Many boys' outfits had collars which could be worn with or without bows. The bow not being an integral element of the outfit. Often it was up to the mother's disgression as to add a bow or not. Other styles required large floppy bows. As the century progressed open
collars disappeared and collars were increasingly worn with bows--in some cases very large floppy bows. The Fauntleroy suit was commonly worn with a large collar, often with a suitably large floppy bow added. Some smaller bows were also worn, but many mothers chose the larger size. Hre we will discuss some of the different collar styles commnly worn with bows.
Many Fauntleroy blouses had very large collars, sometimes covering the entire shoulder area of the velvet jackets. Most were made with eyelet lace or ruffles which could be used to greatly enlarge the size of the collar. Not all the collars were elaborate lace or ruffled. Some were quite plain. The
more fashionable Fautleroy suits, however, did have elaborate lace or latter ruffles. Some mothers elected not to add a bow to an elegant lace collar so as not to distract from it. Other mothers much preferred to add a large decorative bow so many lace Fautleroy
collars were worn with bows. This was generally up to the mother's discresion rather than the design of the blouse. Colors varied, but were usually black or white. The black bows contrasted nicely with the emaculate white lace collars, matching the black velvet suit. They appear to be the most common, but details on color is not readuly available as so much of the information comes from black and white photographs. Many Fautleroy suits were made in other dark colored velvet, such as blue, green, and burgandy. I'm not sure what colored bows were worn with these colored suits. Some mothers, however, preferred the elegant white-on-white look of white bows on white collars. The boys might wear a red sash with there Fauntleroy suit, but never a red bow. Scotch plaid bows, however, were worn.
We do not yet have a page specifically about bows on Buster Boown collars, but we do have some information on Buster Brown suits. The large white collars of Buster Brown suits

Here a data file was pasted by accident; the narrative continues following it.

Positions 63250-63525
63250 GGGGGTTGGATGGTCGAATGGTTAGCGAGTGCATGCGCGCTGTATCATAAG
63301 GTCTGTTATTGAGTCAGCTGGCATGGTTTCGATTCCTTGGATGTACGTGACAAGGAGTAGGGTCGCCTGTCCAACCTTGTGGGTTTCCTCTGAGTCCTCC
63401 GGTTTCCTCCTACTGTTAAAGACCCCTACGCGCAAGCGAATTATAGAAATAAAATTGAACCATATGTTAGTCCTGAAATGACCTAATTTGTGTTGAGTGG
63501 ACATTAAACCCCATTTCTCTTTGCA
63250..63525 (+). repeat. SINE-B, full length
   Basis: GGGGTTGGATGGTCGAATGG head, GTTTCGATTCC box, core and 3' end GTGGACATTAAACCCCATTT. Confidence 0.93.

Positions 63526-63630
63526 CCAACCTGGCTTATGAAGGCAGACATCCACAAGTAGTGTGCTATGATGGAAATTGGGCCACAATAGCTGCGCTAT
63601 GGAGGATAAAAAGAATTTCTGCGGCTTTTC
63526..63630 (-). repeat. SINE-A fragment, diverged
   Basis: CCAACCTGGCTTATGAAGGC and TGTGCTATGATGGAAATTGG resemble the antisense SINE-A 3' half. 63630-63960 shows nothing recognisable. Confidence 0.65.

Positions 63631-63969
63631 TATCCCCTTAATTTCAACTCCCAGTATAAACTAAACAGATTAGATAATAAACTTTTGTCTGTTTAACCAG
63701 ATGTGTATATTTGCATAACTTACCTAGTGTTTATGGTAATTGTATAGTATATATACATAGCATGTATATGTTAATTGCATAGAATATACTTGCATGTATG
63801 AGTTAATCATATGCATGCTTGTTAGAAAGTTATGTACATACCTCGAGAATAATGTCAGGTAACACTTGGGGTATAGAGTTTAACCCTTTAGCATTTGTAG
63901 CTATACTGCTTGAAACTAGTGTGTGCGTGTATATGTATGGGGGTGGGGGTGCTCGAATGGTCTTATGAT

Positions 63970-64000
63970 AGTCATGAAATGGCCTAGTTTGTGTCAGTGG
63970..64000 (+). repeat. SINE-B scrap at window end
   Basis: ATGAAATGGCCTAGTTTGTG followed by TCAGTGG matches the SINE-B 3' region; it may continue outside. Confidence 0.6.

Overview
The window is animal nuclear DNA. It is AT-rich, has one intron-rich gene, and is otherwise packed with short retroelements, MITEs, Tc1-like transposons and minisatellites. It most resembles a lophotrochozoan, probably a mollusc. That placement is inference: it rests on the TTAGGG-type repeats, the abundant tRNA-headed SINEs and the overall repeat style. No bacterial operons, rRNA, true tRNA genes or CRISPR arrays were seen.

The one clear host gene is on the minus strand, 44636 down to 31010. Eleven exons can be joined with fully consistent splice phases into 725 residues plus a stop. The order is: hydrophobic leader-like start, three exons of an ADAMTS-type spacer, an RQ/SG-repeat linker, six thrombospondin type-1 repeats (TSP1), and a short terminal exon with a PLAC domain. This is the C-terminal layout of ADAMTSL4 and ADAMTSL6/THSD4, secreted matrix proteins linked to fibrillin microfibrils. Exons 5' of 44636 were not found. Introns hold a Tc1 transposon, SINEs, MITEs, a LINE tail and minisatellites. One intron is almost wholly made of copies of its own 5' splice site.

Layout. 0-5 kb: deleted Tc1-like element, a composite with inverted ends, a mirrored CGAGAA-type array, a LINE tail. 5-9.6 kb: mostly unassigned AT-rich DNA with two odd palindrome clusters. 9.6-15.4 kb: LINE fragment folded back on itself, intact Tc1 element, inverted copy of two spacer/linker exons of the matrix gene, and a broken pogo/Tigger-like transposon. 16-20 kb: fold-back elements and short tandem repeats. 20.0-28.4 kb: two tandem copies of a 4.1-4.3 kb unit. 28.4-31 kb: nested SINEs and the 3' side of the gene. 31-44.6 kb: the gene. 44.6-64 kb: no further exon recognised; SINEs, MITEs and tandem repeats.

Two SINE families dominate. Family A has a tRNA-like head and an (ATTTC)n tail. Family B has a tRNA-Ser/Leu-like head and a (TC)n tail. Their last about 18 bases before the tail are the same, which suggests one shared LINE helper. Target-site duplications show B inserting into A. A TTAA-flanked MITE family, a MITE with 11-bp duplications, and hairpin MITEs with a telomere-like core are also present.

were normally worn with large floppy bows. Buster Brown suits are the boy's style most associated with large floppy bows. These suits were particularly popular around the turn of the century. The bows were of different colors, usually black or dark blue, but unlike the bows worn with Fauntleroy suits sometimes red.
Eton collars like lace and ruffled collars could be worn without bows. We note large numbers of portraits showing boys wearing Eton collars both with nd without bows. We also notice boys weaing Eton collars with many other types of neckwear. Often younger boys would wear lace collars or ruffled collars andcthen switch to Eton collars as they got a little older. This night vary widely chronologically and at th disgression of the boy's mother. We have noted quite young boys wearing Eton collrs. These younger boys usually wore their Eton collars with floppy bows, but we have noted boys as old as 10 or even older also wearing floppy bows with their Eton collars.
We do not yet have a page specifically about bows on middy blouses, but we do have some information on middy blouses. The classic middy blouses, both white and blue, were worn with small black or dark blue kerchiefs knotted at the front. The large floppy bows worn with Fauntleroy suits and Buster Brown suits were not worn with the classic style of middy blouses. There were, however, many different styles of sailor suits, some quite fanciful. Some of these has quite large bows.
We note boys wearing very small collars during the mid-19th century. Some were so small that they were virtually unobservavle over the jackets. Others or a little larger and can better be made out. They were done in various styles. We see both pointed and rounded collars as well as ruffled collars. They stand in sharp contrast to the large collars worn in the late-19th century. Boys did not often wear bows with these small collars. A good example is Elisha Dickerman, an American boy about 1850.
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